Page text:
Wednesday, March 3, 2010

Kebahagiaan..

Pasangan Hidup..

Humpppp..

Artikel yang dikeluarkan dalam Telegraph.co.uk agak interesting..
Dalam Islam orang yang berkahwin diutamakan jadi imam berbanding dengan belum kahwin. Pesalah zina belum kahwin dihukum berbeza dengan pesalah zina yang sudah kahwin. Islam galakkan sesiapa yang mempu untuk berkahwin. Kenapa yer...

Ya benar.. Kahwin itu satu nikmat yang Allah anugerahkan. Ada yang tidak berkahwin kerana banyak perkara. Justeru sesiapa yang diberi nikmat berkahwin dan berbahagia dengan pasangan dan keluarga maka bersyukurlah pada Allah atas nikmat tersebut dan pertahankanlah rumah tangga yang dibina..

Artikel di bawah berkait dengan askar israel. Walaupun kita benci israel, tapi kita boleh ambik result kajian tersebut..
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Happily married men 'much less likely to suffer stroke' than single or unhappily married friends

Happily married men are much less likely to suffer a stroke than their single or unhappily married friends, according to new research.

Scientists say an unhappy marriage or being left on the shelf was as big a risk to your chances of having a stroke as having diabetes. Single men and those in unsuccessful marriages were 64 per cent more likely to have a stroke than men in successful marriages.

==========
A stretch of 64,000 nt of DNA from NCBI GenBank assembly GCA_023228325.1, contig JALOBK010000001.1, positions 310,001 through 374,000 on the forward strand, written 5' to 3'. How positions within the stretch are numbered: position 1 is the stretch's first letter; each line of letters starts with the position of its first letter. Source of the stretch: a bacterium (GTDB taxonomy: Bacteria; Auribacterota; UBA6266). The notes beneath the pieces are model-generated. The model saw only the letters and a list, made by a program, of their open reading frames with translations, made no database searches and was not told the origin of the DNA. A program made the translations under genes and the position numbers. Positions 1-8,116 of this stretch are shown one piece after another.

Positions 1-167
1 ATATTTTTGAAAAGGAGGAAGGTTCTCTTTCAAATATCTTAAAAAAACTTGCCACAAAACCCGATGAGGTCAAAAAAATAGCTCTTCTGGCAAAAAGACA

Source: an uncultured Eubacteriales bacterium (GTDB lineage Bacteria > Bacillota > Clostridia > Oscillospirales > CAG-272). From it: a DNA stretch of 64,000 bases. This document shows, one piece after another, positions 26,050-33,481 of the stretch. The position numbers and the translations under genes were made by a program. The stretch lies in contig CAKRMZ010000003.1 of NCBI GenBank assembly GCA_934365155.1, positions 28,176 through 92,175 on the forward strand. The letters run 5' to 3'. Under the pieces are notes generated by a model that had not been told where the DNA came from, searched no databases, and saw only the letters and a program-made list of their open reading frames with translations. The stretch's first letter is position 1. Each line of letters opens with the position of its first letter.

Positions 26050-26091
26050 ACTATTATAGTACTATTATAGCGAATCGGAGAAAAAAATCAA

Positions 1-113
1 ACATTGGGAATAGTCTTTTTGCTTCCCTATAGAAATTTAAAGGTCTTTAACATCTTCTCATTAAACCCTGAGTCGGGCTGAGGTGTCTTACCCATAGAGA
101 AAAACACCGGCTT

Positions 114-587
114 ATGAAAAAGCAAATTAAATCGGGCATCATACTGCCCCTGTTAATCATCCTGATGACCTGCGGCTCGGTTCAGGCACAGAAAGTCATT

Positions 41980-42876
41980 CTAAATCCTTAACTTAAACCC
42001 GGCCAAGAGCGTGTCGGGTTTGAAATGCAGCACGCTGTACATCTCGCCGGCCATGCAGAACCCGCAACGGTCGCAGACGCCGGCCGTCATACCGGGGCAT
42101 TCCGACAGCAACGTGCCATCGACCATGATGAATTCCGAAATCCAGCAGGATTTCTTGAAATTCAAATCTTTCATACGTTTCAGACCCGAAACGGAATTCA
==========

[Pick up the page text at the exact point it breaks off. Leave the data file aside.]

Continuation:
Scientists say an unhappy marriage or being left on the shelf was as big a risk to your chances of having a stroke as having diabetes.

The findings even shocked scientists, who said they did not expect to see that a happy home life had such an impact on a man's health.

The study did not look at how at whether women's chance of stroke was reduced if they had a happy marriage, but researchers are keen to test out the theory on them too.

The study followed 10,059 civil servants and council workers who completed the Israeli Ischemic Heart Disease Study in 1963. They followed the men through death records and other public registers to 1997 to check their cause of death.

In 1965, two years after the first study, the participants were asked to rate their marriages as successful or unsuccessful or if they never married at all.

Dr Uri Goldbourt, of Tel Aviv University, said the study was a sign of how important good relationships are to men.

"An analysis of the 3.6 percent of men who had reported dissatisfaction in their marriage found the adjusted risk of a fatal stroke was also 64 percent higher, compared with men who considered their marriages very successful," he said.

"I had not expected that unsuccessful marriage would be of this statistical importance." Dr Goldbourt said the risk of stroke was just as high for single men as it was for those stuck in dead end marriages. He said: "Considering age at death and adjusting for socioeconomic status, obesity, blood pressure, smoking habits and family size, as well as existing diabetes and heart disease at the time of the earlier survey, single men had a 64 percent higher risk of fatal stroke than did married men.

"That figure is comparable to the risk of fatal stroke faced by men with diabetes." Dr Goldbourt said the new research had several limitations. "There was a lack of data on nonfatal versus fatal strokes and on participants' medical treatment after the first five years of the initial study. Women also weren't included. "While the effects of marital status and success may be similar in women there are still differences, and research on women is clearly needed."